Book Details How Brits Went From Admiration To Disdain Of The India They Ruled

R Jagannathan

Jun 25, 2024, 12:39 PM | Updated Jun 30, 2024, 10:26 AM IST

The cover of Meenakshi Jain's latest book, "The British Makeover of India: Judicial and Other Indigenous Institutions Upturned".
The cover of Meenakshi Jain's latest book, "The British Makeover of India: Judicial and Other Indigenous Institutions Upturned".
  • Jain's latest book shows how colonial powers start by respecting indigenous institutions, but then impose their worldview, often with racist intentions.
  • The British Makeover of India: Judicial and Other Indigenous Institutions Upturned. Meenakshi Jain. Aryan Books. 2024. Pages 299. Price Rs 995.

    Power changes perceptions. What view one holds on someone else depends to a large extent on whether you are in a position of dominance, where you have the power to judge, even misjudge, the subservient other.

    Once the power equation changes in your favour, your views change. You no longer have to be indulgent or accommodative.

    The Prophet of Islam, in his initial preachings in Mecca, was tolerant and accepting of other people’s faiths and beliefs. Once he consolidated power after fleeing to Medina, his Islam became less tolerant of dissent and disallowed deviations.

    We see this playing out all through history. In India, British writers associated with the East India Company in the eighteenth century saw HIndus/Indians and their age-old institutions quite differently from how their successors in the nineteenth century — when British power had grown absolute — saw their subjects.

    If the first lot admired the resilience of Hindu/Indian institutions despite centuries of Islamic rule, the second lot saw Hindus and their religion as decrepit, degenerate and deserving of demise.

    This has been amply demonstrated in The British Makeover of India: Judicial and Other Institutions Upturned, which is historian Meenakshi Jain’s latest book.

    Jain has authored excellent books on the connections of Rama, Krishna and Shiva to Ayodhya, Mathura and Kashi respectively (Rama and Ayodhya, Vasudeva Krishna of Mathura, and Vishwanath Rise and Rises).

    The British Makeover documents in detail how the eighteenth century adulation for Hindus/Hinduism changed to disgust and dislike in the next century, as the British consolidated power.

    From traders they became revenue collectors and administrators before finally becoming absolute rulers of pre-Independence India.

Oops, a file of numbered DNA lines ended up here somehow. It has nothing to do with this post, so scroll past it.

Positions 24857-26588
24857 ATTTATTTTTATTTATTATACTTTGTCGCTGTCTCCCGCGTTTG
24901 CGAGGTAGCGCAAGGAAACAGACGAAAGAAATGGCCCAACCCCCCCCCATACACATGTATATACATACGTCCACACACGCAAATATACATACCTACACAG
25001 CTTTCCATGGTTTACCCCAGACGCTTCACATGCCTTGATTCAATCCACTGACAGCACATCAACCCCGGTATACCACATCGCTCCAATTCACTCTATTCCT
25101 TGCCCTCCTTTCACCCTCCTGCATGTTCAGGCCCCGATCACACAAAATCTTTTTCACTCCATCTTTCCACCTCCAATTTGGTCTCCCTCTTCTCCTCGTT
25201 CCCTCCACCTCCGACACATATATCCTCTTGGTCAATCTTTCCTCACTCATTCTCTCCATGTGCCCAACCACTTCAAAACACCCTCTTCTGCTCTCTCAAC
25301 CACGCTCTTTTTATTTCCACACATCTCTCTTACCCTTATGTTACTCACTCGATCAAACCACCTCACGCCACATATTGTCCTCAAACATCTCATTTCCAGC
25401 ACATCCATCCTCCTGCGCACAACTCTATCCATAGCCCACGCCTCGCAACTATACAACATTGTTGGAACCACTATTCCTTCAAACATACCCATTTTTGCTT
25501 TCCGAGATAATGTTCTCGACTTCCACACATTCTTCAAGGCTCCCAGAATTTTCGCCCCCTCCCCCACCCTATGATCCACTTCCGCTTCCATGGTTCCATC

The early phase of colonialism, where trading and revenue interests dominated thinking in the East India Company, involved not only acceptance of indigenous institutions, but also developing some degree of admiration for it, due to its longevity.

    Even the evangelists, though not willing to concede the validity of Hindu and Indian religions and practices, were keen to understand local traditions and scriptures with a view to ultimately converting the heathens. Some of these eighteenth century officials “found indigenous institutions in the realms of redress and education in a surprisingly good state”, notes Jain.

    Dharampal, in his book The Beautiful Tree, documents how traditional education in the early nineteenth century was probably superior to what England had at that time. Jain focuses more on how the indigenous judicial redressal system seemed to be settling disputes and delivering faster justice at almost no cost to litigants.

    The early British writers and administrators who were sympathetic to local institutions included Luke Crafton, John Holwell, Alexander Dow, Robert Orme and Harry Verelst.

    They were supported by British administrators (Warren Hastings, the first Governor General of India, 1772-1785), and conservative thinkers in England such as Edmund Burke, who noted the antiquity and endurance of Indian laws. These laws had little to do with Roman or British jurisprudence.

    This benign consensus, to let the locals run with local laws, subject only to the limitation that these cannot negatively impact colonial revenues and political interests. They were joined by the early Orientalists like William Jones, one of the earliest admirers of Indic civilisation and Sanskrit.